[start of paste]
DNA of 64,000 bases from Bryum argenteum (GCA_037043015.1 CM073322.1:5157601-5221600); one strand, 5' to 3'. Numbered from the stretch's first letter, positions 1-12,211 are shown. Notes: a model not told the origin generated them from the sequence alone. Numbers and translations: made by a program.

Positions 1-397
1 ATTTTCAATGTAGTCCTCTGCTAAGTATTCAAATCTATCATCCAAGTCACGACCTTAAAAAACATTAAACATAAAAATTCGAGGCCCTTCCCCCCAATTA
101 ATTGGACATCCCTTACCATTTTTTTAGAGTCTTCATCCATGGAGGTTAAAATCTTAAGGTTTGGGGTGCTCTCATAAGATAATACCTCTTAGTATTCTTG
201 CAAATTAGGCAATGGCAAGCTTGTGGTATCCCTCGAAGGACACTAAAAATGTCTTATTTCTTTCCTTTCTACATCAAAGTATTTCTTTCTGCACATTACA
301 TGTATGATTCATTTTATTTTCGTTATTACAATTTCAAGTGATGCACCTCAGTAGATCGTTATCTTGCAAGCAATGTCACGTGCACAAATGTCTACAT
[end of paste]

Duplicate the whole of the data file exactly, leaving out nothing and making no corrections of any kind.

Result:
DNA of 64,000 bases from Bryum argenteum (GCA_037043015.1 CM073322.1:5157601-5221600); one strand, 5' to 3'. Numbered from the stretch's first letter, positions 1-12,211 are shown. Notes: a model not told the origin generated them from the sequence alone. Numbers and translations: made by a program.

Positions 1-397
1 ATTTTCAATGTAGTCCTCTGCTAAGTATTCAAATCTATCATCCAAGTCACGACCTTAAAAAACATTAAACATAAAAATTCGAGGCCCTTCCCCCCAATTA
101 ATTGGACATCCCTTACCATTTTTTTAGAGTCTTCATCCATGGAGGTTAAAATCTTAAGGTTTGGGGTGCTCTCATAAGATAATACCTCTTAGTATTCTTG
201 CAAATTAGGCAATGGCAAGCTTGTGGTATCCCTCGAAGGACACTAAAAATGTCTTATTTCTTTCCTTTCTACATCAAAGTATTTCTTTCTGCACATTACA
301 TGTATGATTCATTTTATTTTCGTTATTACAATTTCAAGTGATGCACCTCAGTAGATCGTTATCTTGCAAGCAATGTCACGTGCACAAATGTCTACAT